Let me start by saying what a great guy and supportive colleague Heaster was for most of my 16 years at the newspaper. I was pals with former Star reporter and columnist Jennifer Mann and was a regular visitor to Heaster and Mann’s little corner of the newsroom on the business desk.
Jennifer and I would chat about any number of things in the news or concerning the Star and Jerry offered himself up as an active participant in those discussions more often than not.
Many of those corner talks revolved around me grousing about significant story and news details that my editor in the FYI section removed from my column in the interest of playing it safe and/or PC. So as to not to draw fire from readers, other Star editors or pretty much anyone for that matter.
Jerry was well aware of the theory of shit running downhill at the newspaper and that editor’s tended to be overly conservative – with rare exception – about taking on sacred subjects like advertiser Nebraska Furniture Mart. Or like the time I wrote about the tell-all book Negro Leagues legend Buck O’Neil‘s far younger girlfriend published after he dumped her.
Jerry would listen with great interest to my weekly laments, shake his head in wonderment and say something like, “I would just put a bullet through my brain if I had to put up with the kind of stuff you do.”
Heaster had a nose for news, real news.
My first encounter with “Uncle Fearless” – Jerry’s self-inflicted nickname – was far less auspicious.
Heaster’s obit says he joined the Star in 1979 as business editor and columnist. That’s back around the time I was a stock and commodities broker at the Kansas City Board of Trade.
I recall reading many of Jerry’s columns and thinking he was one of the few local business writers who actually got it – understood the way things work. Many Star business reporters visited the company I worked for at the time, interviewing our securities analysts and brokers who loved nothing more than to feed them a line of crap, then watch them take the bait and run with it.
What’s more, Jerry’s column at the time was garnished with – not a photo of himself – but a black on white line drawing of him. I didn’t know how old Jerry was at the time and I’d not seen or met him, but he looked to be a relatively young, hip dude.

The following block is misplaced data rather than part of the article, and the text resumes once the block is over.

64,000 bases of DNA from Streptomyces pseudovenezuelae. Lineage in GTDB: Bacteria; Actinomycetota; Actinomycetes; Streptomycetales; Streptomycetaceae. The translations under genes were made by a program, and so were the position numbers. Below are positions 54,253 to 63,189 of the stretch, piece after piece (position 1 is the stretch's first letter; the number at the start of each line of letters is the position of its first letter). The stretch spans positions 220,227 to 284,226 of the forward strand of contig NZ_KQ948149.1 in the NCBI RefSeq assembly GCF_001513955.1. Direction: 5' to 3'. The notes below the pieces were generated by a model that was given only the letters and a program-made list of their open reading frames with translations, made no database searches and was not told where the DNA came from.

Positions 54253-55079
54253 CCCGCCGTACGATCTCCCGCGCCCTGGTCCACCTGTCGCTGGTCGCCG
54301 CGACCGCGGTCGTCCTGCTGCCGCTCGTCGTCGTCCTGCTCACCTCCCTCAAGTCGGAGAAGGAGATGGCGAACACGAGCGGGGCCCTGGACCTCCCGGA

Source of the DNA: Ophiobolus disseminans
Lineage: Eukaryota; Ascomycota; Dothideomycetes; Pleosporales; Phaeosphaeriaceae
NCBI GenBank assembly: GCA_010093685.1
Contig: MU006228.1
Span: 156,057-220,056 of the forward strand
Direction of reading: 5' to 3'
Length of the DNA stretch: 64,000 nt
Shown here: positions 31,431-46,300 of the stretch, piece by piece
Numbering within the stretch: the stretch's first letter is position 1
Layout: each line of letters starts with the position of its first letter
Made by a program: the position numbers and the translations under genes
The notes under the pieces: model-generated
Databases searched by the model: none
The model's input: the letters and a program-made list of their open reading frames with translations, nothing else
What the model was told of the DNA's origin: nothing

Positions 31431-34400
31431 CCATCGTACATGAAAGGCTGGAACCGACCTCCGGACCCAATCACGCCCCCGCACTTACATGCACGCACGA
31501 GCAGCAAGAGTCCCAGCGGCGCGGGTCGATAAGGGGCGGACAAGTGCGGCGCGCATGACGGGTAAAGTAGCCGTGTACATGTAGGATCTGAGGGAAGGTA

One day I was so overcome with admiration for one of his columns I got my nerve up to call him at the Star and compliment him. Big mistake.
Having promoted concerts for several years and taken fans backstage, I now realize that these sorts of encounters are fraught with peril and awkwardness. Such was the case with my call to Heaster, who seemed to find my compliments too awkward to endure. The call ended on a disillusioned note for me – jilted by my hero.
When I finally did meet and get to know Heaster in 1992 after I joined the Star, I found out many things about him. The first being that he was not some good-looking, super cool, rock star kinda guy. The dude I’d originally thought he was. Nor was he the standoffish, snobby guy I’d pegged him for after that call years earlier.
Perhaps he’d mellowed.
I can tell you (once again), that after years of attending encounter group sessions with other reporters at the Star, their most common shared trait was that they were bookish and shy – not good in dealing with people – but that journalism had shown them a way out of their shells, a means to interact with others that they otherwise would not have had.
There are plenty of shy, quiet reporters at the Star. That is until they corner somebody for a comment.
Now a bit of classic Jerry Heaster wisdom:
One of the things that galled Jerry to no end was the use of the word “factoid.”
He didn’t like the word one single bit and felt its common usage to represent an important nugget of information was entirely bogus. I never gave it much thought other than Jerry pointing it out from time to time and went about my way misusing the word.
Turns out Jerry was right.
I looked it up today and here’s what I found it to be: “an insignificant or trivial fact. Something fictitious or unsubstantiated that is presented as fact, devised especially to gain publicity and accepted because of constant repetition.”
Thanks, Jerry. I stand corrected.